The UCAES Chapter members:
Gilbert educates the students about amphibians:
The lecturers from UCAES were very supportive:
A message from Gilbert Adum
"I am Gilbert Adum, Executive Director of SAVE THE FROGS! Ghana, the first international branch of USA-based SAVE THE FROGS!, and West Africa’s first and only nonprofit organization dedicated to protecting amphibians. For the last six years I have worked hard to promote local amphibian conservation crucial to protecting Ghana’s vanishing frogs. I founded the world’s first and third SAVE THE FROGS! University Chapters, and first SAVE THE FROGS! Football Club. Through our Small Grants and Capacity Building Scheme I have increased Ghana’s professional amphibian biologists three-fold: from two biologists to six. I have organized educational rallies and soccer matches to slow down the eating of frogs. I have met with political leaders, chiefs and local people and spoke on local radios about the need to create the Atewa Hills National Park, for the protection of the critically endangered Togo Slippery Frog (Conraua derooi). Thankfully, victory is close at hand for the Slippery Frog and other Ghana frogs: the Atewa Forest supports at least 60% of Ghana’s frog species.
I need your support to ramp up campaigns by organizing news conferences, and garner more local media attention through national forums on TVs and radios. I also need your generous support to sustain our newest student chapter and to educate the students through SAVE THE FROGS! Academy to undertake relevant projects focusing on the conservation of the Slippery Frog and the Atewa Forest.
Thanks for donating and helping SAVE GHANA'S FROGS!
SAVE THE FROGS! Ghana Executive Director Gilbert Adum and Togo Slippery Frog art.
SAVE THE FROGS! comes in 1st place in Phase One of the Envirokidz contest!
Thanks to everyone who voted: SAVE THE FROGS! came out in 1st place in this phase of the Envirokidz competition, which we hope will bring us $18,875 for our Save The Frogs Day efforts! Now we enter the final round where the proposals are judged by the Envirokidz staff. Results will be announced in January, and things are looking good! Thanks for your support!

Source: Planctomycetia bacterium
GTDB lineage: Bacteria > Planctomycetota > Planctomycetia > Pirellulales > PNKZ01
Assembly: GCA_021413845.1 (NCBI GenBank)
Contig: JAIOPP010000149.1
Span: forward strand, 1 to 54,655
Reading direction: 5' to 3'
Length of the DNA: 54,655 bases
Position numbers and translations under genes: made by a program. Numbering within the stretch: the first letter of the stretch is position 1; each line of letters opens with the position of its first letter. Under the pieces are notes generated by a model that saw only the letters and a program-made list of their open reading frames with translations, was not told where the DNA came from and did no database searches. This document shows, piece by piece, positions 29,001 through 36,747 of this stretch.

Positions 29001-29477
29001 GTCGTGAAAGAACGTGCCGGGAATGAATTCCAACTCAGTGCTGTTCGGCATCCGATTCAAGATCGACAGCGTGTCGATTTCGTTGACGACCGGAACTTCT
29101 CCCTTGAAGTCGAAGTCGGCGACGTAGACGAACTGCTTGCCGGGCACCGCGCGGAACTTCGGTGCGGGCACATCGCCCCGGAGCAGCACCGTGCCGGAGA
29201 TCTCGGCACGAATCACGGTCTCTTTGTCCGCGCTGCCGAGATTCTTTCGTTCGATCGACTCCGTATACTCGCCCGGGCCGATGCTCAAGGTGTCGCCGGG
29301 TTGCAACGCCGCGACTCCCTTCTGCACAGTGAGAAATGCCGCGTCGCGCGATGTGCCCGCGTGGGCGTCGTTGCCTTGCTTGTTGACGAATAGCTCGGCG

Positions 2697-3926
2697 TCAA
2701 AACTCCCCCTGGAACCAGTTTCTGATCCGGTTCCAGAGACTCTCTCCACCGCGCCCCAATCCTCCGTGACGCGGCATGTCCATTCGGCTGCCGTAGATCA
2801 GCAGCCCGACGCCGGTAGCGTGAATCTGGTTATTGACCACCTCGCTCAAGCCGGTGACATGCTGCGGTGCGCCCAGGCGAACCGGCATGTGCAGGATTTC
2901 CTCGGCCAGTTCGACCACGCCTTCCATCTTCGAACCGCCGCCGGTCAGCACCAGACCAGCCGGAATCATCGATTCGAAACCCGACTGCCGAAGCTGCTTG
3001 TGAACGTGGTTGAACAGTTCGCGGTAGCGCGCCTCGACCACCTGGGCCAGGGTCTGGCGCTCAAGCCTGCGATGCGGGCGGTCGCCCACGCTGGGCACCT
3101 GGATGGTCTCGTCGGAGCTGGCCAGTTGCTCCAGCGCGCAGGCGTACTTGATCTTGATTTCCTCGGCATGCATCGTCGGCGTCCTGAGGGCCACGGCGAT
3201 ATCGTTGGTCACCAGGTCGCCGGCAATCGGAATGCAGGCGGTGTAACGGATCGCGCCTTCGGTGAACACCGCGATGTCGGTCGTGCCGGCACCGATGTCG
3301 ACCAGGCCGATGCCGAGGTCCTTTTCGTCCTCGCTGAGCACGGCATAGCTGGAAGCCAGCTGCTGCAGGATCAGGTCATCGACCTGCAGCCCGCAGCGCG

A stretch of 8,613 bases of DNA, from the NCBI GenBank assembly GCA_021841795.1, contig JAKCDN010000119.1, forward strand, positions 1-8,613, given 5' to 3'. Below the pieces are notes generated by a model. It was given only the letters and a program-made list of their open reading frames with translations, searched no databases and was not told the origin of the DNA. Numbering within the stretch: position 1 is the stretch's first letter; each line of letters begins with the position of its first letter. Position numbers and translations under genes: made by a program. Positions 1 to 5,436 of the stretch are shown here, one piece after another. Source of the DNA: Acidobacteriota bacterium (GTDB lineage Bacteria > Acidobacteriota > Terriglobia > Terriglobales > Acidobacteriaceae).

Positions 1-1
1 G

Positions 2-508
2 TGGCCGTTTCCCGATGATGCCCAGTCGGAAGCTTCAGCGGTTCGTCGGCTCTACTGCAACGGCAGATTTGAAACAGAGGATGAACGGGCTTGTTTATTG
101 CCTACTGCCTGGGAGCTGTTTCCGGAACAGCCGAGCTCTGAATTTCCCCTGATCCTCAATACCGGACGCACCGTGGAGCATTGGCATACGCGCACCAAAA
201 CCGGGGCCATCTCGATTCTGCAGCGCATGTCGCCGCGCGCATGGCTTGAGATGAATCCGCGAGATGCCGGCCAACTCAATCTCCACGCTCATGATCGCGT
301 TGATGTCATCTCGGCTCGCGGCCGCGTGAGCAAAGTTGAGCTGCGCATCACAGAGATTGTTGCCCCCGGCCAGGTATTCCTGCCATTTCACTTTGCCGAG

Frog Art by Shruti Gangi from India
A message from Leah Klehn
"Hello there! Leah Klehn, Art Director of SAVE THE FROGS! here to emphasize how important it is to donate. As a non-profit organization all our funds come from you guys, our supporters. And what we have accomplished so far has been made possible from our very lovely frog lovers. I can safely say for all SAVE THE FROGS! crew, THANK YOU! So let’s keep this ball rolling and help frogkind into the new year of 2013! Here are some reasons it's good to donate:
• Helping amphibians
• Supporting the environment
• Good Karma points
• Funding for education
The list goes on! So please, donate today!
Frog Art of the Week
Frog Art by Micah de Leon
Honorable Mention goes to Kayla Kingdom from Australia!
She hopes you will give a froggy donation!
SAVE THE FROGS! Financial Report
We are nearly complete with our 2011 Annual Report -- our first ever Annual Report -- but I wanted to make sure to get you the essential information before 2012 has past. We will have the full report complete ASAP, and expect to also have our 2012 report completed in early 2013. You can always download our IRS returns (Form 990-EZ) on our Who We Are page. With no further ado:
2011 TOTAL EXPENSES: $128,177
Program Expenses: $114,771 (89.6%)
Administrative Expenses: $11,264 (8.8%)
Fundraising Expenses: $2,142 (1.6%)
2011 TOTAL REVENUES: $131,310
Donations from Individuals: $64,339 (49.0%)
Donations from Corporations: $25,295 (19.3%)
Membership Dues: $11,583 (8.8%)
Merchandise: $28,193 (21.5%)
Honorariums for Lectures: $1,900 (1.4%)
Executive Director Salary including benefits (2011): $38,333
Pseudacris hypochondriaca curta – Baja California treefrog. Photo courtesy Dr. Victor Luja
Thanks for your support and happy holidays!
Thank you so much for making our work possible! Please keep spreading the word!
Dr. Kerry Kriger
Save The Frogs
Founder, Executive Director & Ecologist